The propaganda war against Iran

Here’re a few points to keep in mind if you’re both­er­ing to fol­low the cur­rent pro­pa­ganda cam­paign being waged against Iran.…

Mohamed ElBaradei, Dir­ector Gen­eral of the Inter­na­tional Atomic Energy Agency (IAEA) and last year’s Nobel Peace Laur­eate, pos­ited in 2004 that:

If the world does not change course, we risk self-destruction.

Albert Ein­stein had some thoughts on this:

I know not with what weapons World War III will be fought, but World War IV will be fought with sticks and stones.

While Noam Chom­sky—described by the New York Times as “argu­ably the most import­ant intel­lec­tual alive” — con­ten­ded in a recent lec­ture that:

Under the cur­rent U.S. policies, a nuc­lear exchange is inevitable.

The U.S., nuc­lear weapons and the Nuc­lear Non-Proliferation Treaty

It’s worth recall­ing that no other nation in his­tory has attacked another coun­try with nuc­lear bombs other than the United States of Amer­ica, killing hun­dreds of thou­sands of Japan­ese civil­ians in the process.

It’s also use­ful to recall the offi­cial reas­ons given for invad­ing Iraq: nuc­lear pro­lif­er­a­tion, ter­ror­ism and human rights abuses. As was widely pre­dicted, the inva­sion of Iraq has increased ter­ror, human rights abuses and nuc­lear pro­lif­er­a­tion. Exponentially.

In short, the United States of Amer­ica is a dan­ger­ous rogue state, plagued by deceit.

While Wash­ing­ton cyn­ic­ally uses the Nuc­lear Non-Proliferation Treaty (NPT) against Iran to fur­ther its agenda of dom­in­a­tion over the oil rich region of the Middle East, it does so hav­ing flag­rantly rejec­ted its own oblig­a­tions under the treaty.

Being a sig­nat­ory to the treaty the U.S. has a bind­ing legal require­ment to move towards “com­plete dis­arm­a­ment under strict and effect­ive inter­na­tional con­trol.” But, as we all know, the United States of Amer­ica is unique in the world in that the sun shine out of its ass and is thus exempt from inter­na­tional law and treaty obligations.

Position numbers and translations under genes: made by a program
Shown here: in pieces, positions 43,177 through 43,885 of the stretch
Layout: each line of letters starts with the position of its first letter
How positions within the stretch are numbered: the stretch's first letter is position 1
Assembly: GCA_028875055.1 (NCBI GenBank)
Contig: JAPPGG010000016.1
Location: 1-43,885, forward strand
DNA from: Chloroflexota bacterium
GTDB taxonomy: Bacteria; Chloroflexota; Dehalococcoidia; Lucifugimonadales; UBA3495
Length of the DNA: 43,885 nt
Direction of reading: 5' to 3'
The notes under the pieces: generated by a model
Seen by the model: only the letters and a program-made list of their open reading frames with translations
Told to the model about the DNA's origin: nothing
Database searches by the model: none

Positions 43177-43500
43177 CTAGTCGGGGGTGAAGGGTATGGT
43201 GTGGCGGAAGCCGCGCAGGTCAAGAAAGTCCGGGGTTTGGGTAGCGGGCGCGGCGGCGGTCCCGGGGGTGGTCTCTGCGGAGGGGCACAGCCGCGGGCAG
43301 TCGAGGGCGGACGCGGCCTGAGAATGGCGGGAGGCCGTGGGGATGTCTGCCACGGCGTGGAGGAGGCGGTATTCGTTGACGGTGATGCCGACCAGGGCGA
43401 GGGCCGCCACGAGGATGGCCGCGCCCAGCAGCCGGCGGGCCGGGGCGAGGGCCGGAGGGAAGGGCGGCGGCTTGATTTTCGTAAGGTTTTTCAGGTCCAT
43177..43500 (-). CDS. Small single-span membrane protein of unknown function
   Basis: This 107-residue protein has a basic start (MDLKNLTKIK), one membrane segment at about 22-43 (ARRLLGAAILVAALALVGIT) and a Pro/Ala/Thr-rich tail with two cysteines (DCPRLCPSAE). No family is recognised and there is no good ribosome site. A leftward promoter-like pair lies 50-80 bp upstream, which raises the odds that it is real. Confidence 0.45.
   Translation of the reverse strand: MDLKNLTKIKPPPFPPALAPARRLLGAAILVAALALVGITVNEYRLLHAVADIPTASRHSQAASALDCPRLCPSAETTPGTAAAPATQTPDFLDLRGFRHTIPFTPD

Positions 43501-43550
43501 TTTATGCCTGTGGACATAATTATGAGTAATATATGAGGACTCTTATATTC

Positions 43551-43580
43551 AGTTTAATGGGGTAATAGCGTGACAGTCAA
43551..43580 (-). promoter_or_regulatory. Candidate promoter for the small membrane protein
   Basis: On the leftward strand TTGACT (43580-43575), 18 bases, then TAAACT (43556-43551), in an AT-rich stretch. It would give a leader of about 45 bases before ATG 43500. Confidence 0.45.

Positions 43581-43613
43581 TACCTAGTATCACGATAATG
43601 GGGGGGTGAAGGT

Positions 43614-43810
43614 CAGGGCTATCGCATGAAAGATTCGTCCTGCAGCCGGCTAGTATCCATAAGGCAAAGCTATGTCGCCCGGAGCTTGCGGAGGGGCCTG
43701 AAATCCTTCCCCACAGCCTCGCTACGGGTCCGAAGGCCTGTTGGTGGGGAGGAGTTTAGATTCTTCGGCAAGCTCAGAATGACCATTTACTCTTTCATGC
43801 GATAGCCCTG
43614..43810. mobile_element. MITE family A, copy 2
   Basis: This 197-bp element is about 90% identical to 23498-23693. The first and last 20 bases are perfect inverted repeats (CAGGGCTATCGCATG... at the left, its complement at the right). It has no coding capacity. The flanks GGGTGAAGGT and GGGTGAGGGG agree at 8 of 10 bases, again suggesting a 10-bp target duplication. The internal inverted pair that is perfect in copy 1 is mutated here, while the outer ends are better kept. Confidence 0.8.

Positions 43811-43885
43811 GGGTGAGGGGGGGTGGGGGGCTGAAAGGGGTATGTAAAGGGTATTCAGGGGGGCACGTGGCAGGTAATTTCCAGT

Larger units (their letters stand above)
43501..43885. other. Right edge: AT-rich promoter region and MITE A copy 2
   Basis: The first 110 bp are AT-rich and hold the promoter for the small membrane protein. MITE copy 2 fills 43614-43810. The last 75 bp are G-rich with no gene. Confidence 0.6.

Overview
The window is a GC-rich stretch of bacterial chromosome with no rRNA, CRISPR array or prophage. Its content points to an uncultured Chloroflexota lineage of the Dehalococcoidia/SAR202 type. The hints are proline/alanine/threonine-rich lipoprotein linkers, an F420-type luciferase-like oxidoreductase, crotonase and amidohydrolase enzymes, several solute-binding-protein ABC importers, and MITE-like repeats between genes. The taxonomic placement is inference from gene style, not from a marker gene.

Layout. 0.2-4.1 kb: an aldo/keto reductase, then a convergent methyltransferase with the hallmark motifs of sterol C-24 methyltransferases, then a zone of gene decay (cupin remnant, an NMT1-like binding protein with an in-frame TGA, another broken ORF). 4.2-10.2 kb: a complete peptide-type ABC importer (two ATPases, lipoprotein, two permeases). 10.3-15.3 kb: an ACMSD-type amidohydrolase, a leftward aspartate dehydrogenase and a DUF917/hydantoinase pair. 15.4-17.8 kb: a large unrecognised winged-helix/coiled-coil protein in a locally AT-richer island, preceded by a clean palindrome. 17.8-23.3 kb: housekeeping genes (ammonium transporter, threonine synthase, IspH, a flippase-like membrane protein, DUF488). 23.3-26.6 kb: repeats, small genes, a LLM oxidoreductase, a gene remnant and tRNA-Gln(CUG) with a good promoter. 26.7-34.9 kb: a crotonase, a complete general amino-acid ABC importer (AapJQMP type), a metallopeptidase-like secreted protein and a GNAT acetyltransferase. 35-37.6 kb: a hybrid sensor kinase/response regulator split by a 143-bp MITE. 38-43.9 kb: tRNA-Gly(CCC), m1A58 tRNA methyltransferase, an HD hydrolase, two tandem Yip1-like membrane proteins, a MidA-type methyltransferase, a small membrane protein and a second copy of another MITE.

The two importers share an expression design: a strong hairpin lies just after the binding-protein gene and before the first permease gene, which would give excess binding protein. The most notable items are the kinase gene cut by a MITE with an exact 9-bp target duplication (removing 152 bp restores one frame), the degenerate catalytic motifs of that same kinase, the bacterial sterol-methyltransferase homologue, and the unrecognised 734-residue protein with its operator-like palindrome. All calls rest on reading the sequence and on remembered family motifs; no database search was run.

While none of the nuc­lear powers have lived up to their com­mit­ments under the NPT the U.S. is far in the lead in reject­ing them and alone in offi­cially reject­ing them. Not to men­tion its open plans to develop new nuc­lear weapons.

Iran, nuc­lear weapons and the Nuc­lear Non-Proliferation Treaty

Obvi­ously Iran has never attacked another coun­try with nuc­lear weapons (or with any weapons for that mat­ter), nor is it openly dis­cuss­ing plans to attack another coun­try, unlike Israel (which has developed nuc­lear weapons and refuses to sign the NPT) and the U.S., both of which are openly dis­cuss­ing plans to bomb Iran.

By invad­ing Iraq and reject­ing it oblig­a­tions under the NPT the U.S. has effect­ively encour­aged Iran and other coun­tries to develop nuc­lear weapons in an effort to deter the neo-conservative rad­ic­als. As Mar­tin van Crev­eld—an Israeli mil­it­ary his­tor­ian at the Hebrew Uni­ver­sity in Israel—puts it, after the inva­sion of Iraq, “had the Ira­ni­ans not tried to build nuc­lear weapons, they would be crazy.”

On the other hand Moha­mad ElBaradei of the IAEA — the same man who warned that there were no nuc­lear weapons pro­grams in Iraq—says there is “no evid­ence” of nuc­lear weapons pro­grams or “diver­sion of nuc­lear mater­ial to nuc­lear weapons” in Iran.

Iran’s cur­rent activ­it­ies, as far as the evid­ence is con­cerned, fall within its legal rights under the NPT, of which Art­icle IV grants sig­nat­or­ies the “inali­en­able right … to develop research, pro­duc­tion and use of nuc­lear energy for peace­ful purposes.”

Art­icle IV of the Nuc­lear Non-Proliferation Treaty

Wash­ing­ton has deman­ded that Art­icle IV be revised and restric­ted, and a good case can be made for that. The treaty was entered into force in 1970 and these days, with mod­ern tech­no­logy, being able to pro­duce fuel for react­ors is appar­ently just a step away from nuc­lear weapons. So restric­tion of Art­icle IV is a sens­ible move.